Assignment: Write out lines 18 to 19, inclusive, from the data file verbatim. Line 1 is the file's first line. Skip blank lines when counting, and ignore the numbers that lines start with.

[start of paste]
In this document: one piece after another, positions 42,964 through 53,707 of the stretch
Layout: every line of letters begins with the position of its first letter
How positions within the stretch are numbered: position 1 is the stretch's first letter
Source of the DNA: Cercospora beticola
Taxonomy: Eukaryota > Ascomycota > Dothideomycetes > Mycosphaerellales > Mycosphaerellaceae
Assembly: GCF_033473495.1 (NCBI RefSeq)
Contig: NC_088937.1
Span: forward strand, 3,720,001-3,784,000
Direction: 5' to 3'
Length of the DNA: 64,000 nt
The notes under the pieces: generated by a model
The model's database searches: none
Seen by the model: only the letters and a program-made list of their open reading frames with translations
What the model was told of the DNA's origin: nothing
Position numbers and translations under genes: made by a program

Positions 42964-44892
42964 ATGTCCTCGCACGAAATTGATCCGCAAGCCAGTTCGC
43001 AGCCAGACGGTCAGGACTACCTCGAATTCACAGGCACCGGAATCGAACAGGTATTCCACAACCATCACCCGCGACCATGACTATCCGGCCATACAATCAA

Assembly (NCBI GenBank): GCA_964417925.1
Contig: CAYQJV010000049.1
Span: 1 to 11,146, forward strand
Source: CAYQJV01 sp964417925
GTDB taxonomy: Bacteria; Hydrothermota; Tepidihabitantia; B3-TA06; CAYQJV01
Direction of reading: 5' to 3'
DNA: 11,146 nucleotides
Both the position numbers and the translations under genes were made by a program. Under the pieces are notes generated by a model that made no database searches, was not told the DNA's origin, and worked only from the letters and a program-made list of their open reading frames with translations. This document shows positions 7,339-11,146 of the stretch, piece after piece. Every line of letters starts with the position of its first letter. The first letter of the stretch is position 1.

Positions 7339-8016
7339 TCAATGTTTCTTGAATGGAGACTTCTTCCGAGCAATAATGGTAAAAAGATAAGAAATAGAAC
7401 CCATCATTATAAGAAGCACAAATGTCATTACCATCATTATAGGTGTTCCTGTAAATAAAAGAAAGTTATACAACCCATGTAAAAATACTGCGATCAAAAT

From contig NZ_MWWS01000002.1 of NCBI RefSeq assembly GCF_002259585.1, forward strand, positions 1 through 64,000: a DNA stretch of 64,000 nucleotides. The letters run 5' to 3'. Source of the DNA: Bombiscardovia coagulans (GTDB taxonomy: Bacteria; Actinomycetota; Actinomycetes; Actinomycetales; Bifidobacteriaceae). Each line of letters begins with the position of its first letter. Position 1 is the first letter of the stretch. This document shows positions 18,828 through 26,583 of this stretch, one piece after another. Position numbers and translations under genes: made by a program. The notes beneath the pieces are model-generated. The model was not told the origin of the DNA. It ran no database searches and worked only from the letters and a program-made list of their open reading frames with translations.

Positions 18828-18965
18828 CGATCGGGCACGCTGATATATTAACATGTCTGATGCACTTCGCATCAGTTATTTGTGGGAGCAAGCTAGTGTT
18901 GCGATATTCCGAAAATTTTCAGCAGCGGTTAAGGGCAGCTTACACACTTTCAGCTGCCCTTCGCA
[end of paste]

43001 AGCCAGACGGTCAGGACTACCTCGAATTCACAGGCACCGGAATCGAACAGGTATTCCACAACCATCACCCGCGACCATGACTATCCGGCCATACAATCAA

Assembly (NCBI GenBank): GCA_964417925.1